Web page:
In a rather shocking development, researchers from the Comprehensive National Science Center in Hefei, China, claimed to have created artificial intelligence software capable of “mind-reading” and can read thoughts. Additionally, they claimed in a now-deleted video that the system could be used to gauge a person’s commitment to the Chinese Communist Party.
The announcement of this software is heralded as a step to foster “AI-tocracy” by China, drawing upon the fears of living in a big brother dystopia as mentioned in George Orwell’s popular novel 1984.
The software tool, according to experts, monitors the emotions, facial expressions, and brain waves of a person who has received “thought and political education” and analyzes them, however, it is unclear exactly how the system measures allegiance or reads minds.
The institution boasted about its “mind-reading” software in a Weibo video titled “The Smart Political Education Bar” that it released on July 1. As per translation by Radio Free Asia the software will be used on party members to further reinforce their determination to be thankful to the party, listen to the party, and follow the party.
The institution said its AI software was watching the subject’s behavior to assess how attentive he was to the party’s thought education as he scrolled through online material promoting party ideology at a kiosk. The software would next evaluate the person’s “emotional identification” and “learning attentiveness” to determine if they met the loyalty bar or required further training. It is now not feasible to do a thorough review of the biometric tool’s performance in producing the desired outcomes because the research and video are no longer accessible to the general audience, following a public outcry.
However, the Hefei Comprehensive National Science Center said in a statement that it had urged 43 party members of the research team to participate in party classes while being observed by the new software before it was removed from its website. The alleged biometric tool’s release (and disappearance) comes weeks after a New York Times investigation exposed how China is using biometric mass surveillance on a considerably greater scale than previously thought.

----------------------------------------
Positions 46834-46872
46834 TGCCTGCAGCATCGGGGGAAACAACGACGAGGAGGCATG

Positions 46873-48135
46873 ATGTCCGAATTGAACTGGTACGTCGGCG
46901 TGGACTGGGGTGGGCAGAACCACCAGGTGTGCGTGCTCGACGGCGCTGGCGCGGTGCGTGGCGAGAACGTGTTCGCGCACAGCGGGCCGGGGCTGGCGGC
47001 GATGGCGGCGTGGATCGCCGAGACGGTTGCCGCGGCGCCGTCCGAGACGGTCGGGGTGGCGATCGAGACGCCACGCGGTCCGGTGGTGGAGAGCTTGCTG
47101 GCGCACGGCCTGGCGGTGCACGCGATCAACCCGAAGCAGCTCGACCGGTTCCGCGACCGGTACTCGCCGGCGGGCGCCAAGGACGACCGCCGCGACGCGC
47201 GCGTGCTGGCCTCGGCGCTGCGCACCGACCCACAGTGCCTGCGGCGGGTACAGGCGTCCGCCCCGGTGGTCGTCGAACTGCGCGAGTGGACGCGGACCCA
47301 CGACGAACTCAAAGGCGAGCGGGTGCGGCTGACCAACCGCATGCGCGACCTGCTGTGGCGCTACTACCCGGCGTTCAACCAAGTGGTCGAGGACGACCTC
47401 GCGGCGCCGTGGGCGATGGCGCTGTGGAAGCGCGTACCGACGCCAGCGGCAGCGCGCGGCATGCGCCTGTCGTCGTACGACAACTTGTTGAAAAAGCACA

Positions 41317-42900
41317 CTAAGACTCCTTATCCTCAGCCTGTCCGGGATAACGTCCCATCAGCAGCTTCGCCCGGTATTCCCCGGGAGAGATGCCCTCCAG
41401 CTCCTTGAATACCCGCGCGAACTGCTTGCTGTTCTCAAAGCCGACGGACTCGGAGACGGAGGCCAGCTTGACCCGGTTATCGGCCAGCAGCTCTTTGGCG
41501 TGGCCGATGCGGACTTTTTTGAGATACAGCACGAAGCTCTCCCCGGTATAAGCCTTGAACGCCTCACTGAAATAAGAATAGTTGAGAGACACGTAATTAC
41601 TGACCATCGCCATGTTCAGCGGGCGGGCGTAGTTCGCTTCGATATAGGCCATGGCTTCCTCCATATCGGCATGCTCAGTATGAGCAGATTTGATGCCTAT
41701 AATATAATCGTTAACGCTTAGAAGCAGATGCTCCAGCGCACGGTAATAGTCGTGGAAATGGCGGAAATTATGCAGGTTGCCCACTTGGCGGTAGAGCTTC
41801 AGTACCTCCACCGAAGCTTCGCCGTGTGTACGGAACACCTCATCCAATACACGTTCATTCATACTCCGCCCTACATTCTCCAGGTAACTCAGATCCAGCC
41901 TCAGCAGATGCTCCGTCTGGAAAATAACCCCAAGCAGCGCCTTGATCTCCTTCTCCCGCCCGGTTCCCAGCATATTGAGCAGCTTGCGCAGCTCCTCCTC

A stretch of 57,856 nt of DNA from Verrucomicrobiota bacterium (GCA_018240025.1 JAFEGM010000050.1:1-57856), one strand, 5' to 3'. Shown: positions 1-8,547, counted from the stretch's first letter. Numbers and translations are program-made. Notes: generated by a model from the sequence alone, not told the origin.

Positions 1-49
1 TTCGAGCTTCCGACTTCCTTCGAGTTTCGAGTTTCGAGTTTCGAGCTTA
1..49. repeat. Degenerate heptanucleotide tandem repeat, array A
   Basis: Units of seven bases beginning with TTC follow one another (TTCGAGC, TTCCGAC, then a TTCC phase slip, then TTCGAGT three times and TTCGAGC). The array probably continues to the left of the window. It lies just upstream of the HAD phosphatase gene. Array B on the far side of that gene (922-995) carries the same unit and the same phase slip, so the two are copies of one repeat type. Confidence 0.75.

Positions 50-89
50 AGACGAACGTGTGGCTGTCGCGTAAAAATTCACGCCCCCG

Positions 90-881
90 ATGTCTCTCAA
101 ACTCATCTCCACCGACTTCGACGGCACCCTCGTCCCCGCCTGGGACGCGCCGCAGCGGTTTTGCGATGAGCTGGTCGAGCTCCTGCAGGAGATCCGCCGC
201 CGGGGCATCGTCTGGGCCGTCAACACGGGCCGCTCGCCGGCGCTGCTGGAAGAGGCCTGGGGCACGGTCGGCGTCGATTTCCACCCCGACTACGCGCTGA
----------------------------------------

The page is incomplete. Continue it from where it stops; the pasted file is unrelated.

China has a notoriety for spying on both its own citizens and those living in the territories it occupies, whether it’s Taiwan or Hong Kong. Earlier, several times the Chinese government has also come under fire for tracking and policing Uighurs, an ethnic minority group held by the Chinese Communist Party in “reeducation” camps, using AI and face recognition technology. According to the Senate Foreign Relations Committee, the Chinese Communist Party has imprisoned between 1 million and 3 million Uighurs in reeducation camps.
Though it is undoubtedly not the first time that a brainwave scan capability has been applied to human beings using them to assess CCP loyalty highlights how AI can be exploited by the government for their vested interests. This also adds to the fears of Chinese citizens who are already living under a myriad of sensors in the nation. This is also surprising because China already has laws for user privacy backed by its AI Ethics guidelines announced last year.